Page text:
China domestic demand could be driver to new commodities supercycle

If you thought Black Friday and Cyber Monday were the peak of overhyped sales frenzy – you ain’t seen nothing yet!  China’s Singles Day – an even more hyped up event from China’s online giant, Alibaba, sees even more conspicuous demand than Black Friday and Cyber Monday rolled together – and all in one day.  The event falls on the 11th day of the 11th month and this year saw sales hit an almost unbelievable US$14.3 billion – up from just over $9 billion a year earlier.  For a country the media tells us is in recession and struggling with its domestic economy – a factor blamed for many of theWest’s current ills, and for the resource sector’s poor performance in particular – this has to be a truly remarkable figure and suggests that whatever may be afflicting the country’s manufacturing and exports sector, domestic demand is running higher than it has ever been – and substantially so.

Do read a couple of my articles published recently on Seeking Alpha about what the Chinese administration is trying to do in terms of a complete reboot of the nation’s economy.  It is turning it from a manufacturing and export driven economy to a consumer and services society, and some sectors, both inside and outside the Middle Kingdom,  are indeed feeling the pain.  The articles are : The Real Facts Behind China’s Economic Restructuring and China’s Singles Day Sales Eclipse Black Friday and Cyber Monday Combined (Click on the article titles to read).

Such a transition cannot be made without cracking a few eggs, but the latest Singles Day sales figures suggest that the country may already be almost there!  With China’s middle classes (where the purchasing power lies) continuing to grow in numbers at a rapid rate, this puchasing power can only but increase – hence the supercycle comment above.  A return to the heady days seen post the 2008 Great Financial Crisis may be just around the corner as China’s domestic conspicuous consumption continues to surge and replace demand for what will be a far more efficient manufacturing sector producing ever higher quality goods.  The new demand thus created will serve to benefit an equally more efficient global resource sector – surely a win-win situation.

And as for gold!  China as a nation has a strong relationship with gold, both as a store of wealth to protect against any future economic woes which may re-occur, but also as a hugely popular element in a society where gifting is an important part of everyday life coming to its peaks at major festivals – and in particular at the Chinese New Year.  Demand as seen from Shanghai Gold Exchange withdrawals is running at huge new record levels this year (it will already have surpassed the 2013 full year record total when the latest SGE weekly withdrawal figures are announced tomorrow, with six weeks to go until the year end).  Even the World Gold Council is seeing an increase in demand coming through, along with record central bank purchases!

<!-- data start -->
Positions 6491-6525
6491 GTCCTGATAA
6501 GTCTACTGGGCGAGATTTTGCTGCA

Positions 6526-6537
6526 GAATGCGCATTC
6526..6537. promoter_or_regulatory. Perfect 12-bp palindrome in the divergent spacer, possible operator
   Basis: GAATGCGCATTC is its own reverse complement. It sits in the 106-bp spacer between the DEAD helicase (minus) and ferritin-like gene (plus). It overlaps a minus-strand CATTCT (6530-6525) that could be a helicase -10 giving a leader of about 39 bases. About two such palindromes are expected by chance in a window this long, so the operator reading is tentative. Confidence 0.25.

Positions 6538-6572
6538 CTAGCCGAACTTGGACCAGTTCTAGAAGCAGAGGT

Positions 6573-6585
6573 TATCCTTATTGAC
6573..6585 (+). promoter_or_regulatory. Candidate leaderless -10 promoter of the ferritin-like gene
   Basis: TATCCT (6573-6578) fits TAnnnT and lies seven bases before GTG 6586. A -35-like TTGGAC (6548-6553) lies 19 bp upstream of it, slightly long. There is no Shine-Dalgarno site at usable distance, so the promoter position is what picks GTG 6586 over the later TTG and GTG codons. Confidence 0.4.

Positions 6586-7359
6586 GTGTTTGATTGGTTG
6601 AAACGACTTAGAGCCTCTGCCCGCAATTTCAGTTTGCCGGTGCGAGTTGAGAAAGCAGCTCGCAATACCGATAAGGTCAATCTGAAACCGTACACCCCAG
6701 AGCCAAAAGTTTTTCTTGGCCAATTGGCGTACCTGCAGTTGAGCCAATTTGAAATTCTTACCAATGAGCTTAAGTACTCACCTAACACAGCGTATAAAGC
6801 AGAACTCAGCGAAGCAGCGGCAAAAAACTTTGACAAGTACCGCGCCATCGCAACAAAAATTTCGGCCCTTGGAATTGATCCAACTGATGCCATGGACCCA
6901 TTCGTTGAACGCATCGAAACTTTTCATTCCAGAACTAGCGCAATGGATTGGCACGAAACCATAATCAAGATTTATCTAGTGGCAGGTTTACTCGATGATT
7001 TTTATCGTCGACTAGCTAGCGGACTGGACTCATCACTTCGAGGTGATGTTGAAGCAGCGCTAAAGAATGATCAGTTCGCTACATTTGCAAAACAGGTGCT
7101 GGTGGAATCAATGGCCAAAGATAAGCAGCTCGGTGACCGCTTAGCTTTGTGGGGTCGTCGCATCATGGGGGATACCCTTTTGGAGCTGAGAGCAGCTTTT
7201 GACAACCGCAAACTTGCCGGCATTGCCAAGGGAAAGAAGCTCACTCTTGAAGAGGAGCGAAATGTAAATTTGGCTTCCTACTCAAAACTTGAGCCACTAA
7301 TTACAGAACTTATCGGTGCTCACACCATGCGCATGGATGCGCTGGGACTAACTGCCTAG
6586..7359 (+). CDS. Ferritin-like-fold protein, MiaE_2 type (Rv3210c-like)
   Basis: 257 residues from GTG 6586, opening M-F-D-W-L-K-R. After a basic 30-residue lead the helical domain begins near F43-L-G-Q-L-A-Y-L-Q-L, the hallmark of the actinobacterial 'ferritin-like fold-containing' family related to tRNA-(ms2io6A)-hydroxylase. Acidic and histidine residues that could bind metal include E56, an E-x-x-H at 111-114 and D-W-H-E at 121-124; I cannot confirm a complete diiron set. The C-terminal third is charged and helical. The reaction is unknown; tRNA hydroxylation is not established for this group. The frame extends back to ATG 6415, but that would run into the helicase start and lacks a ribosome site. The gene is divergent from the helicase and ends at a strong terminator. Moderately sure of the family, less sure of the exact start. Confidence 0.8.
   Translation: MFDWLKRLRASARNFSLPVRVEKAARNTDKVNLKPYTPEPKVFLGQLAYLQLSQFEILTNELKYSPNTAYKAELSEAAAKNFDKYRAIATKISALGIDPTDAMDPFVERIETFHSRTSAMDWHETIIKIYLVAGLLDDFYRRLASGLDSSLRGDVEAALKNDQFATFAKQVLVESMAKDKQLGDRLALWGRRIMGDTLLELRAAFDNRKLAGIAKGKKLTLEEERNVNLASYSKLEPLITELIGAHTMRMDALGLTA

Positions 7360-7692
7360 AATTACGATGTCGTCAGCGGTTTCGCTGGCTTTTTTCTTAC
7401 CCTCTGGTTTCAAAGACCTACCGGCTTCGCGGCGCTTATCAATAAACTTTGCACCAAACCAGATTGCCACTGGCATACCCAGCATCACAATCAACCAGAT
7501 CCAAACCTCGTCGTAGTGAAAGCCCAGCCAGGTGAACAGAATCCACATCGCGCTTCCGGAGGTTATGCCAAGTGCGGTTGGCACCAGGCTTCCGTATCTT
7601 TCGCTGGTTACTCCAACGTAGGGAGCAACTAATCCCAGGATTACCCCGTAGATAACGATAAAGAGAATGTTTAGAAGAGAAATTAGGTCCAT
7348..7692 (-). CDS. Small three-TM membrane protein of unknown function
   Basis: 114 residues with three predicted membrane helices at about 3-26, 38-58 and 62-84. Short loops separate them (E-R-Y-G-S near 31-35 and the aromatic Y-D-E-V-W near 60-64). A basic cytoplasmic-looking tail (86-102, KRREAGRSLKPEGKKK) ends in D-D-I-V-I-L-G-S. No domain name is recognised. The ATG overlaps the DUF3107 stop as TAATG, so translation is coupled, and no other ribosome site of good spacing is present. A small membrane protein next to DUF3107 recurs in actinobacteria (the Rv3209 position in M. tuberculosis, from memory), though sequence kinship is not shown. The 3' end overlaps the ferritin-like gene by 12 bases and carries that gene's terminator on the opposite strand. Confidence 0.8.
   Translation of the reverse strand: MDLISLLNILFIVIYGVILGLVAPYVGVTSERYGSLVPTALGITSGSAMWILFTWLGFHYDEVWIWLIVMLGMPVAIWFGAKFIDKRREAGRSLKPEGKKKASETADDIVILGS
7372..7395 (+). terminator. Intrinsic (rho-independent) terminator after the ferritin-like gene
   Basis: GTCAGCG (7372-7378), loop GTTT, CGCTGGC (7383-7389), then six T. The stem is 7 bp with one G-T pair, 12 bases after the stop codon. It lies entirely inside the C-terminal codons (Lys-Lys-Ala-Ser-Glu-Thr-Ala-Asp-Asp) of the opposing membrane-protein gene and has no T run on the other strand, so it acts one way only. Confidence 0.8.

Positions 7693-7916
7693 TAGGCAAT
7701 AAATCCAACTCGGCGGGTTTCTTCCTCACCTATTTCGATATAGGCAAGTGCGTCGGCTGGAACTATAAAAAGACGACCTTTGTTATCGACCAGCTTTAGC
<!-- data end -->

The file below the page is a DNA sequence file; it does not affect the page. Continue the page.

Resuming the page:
The gold price though remains unmoved by all this apparent positive fundamental data, but this cannot, and will  not, go on for ever without a counter reaction setting in sooner or later.  Gold investors will obviously hope it is sooner, and as supply continues to move east surely this crunch point cannot be too far away, although the vested interests in keeping it under control may yet have a few more tricks up their sleeves?

India’s smuggled gold could be 25% of supply

New York closed at $1,084.70 down $3.70 yesterday. In Asia it rose to $1,088.05 before London opened. The LBMA price setting fixed it at $1,087.60 down from $1,088.60 over yesterday. The dollar Index is at 99.14 up from 98.95 at today. The dollar is at $1.0715 up from $1.0740 against the euro.  In the euro the fixing was €1,014.795.63 down from €1,015.63.  Ahead of New York’s opening gold was trading in the dollar at $1,086.85 and in the euro at €1,014.14.  

The silver price closed at $14.30 down 12 cents from yesterday’s close. At New York’s opening, silver was trading at $14.42.

The currency markets, the dollar and the gold price stabilized with a weaker bias, again today. Again, the dollar has not broken through the 100 level on the dollar Index. With the Eurozone contemplating negative interests rates down as far as 0.75% [like Denmark and Sweden] we believe that the Treasury and the E.C.B. have or will agree that such stimuli not be permitted to weaken the euro. That is, if the dollar Index rises above 100, convincingly. Technically the euro should be moving to par with the dollar. We continue to watch to see if this is the new way forward. If so it will have a positive impact on the gold price.

There were no sales from the SPDR gold ETF but sales of 0.45 of a tonne from the Gold Trust. The holdings of the SPDR gold ETF stands at 663.432 tonnes in the SPDR gold ETF and at 159.85 in the Gold Trust. These sales had no impact on the gold price

Single’s Day on Alibaba was around 50% higher than last year, confirming what we said about the burgeoning growth of the middle classes in China. It is from this quarter that the future gold demand will come. The day was certain evidence of the rising disposable income among those classes. If we are to believe the Indian GDP growth figures of 7.3% we will see the urban Indian middle classes change the shape of Indian gold demand too. Currently the demand from the agricultural community is poor this year as a low quality monsoon led to lower disposable income for gold. However, the available figures on Indian demand completely ignores smuggled gold, which has to be 25% plus, of supply to the nation.

Julian D.W. Phillips for the Gold & Silver Forecasters – and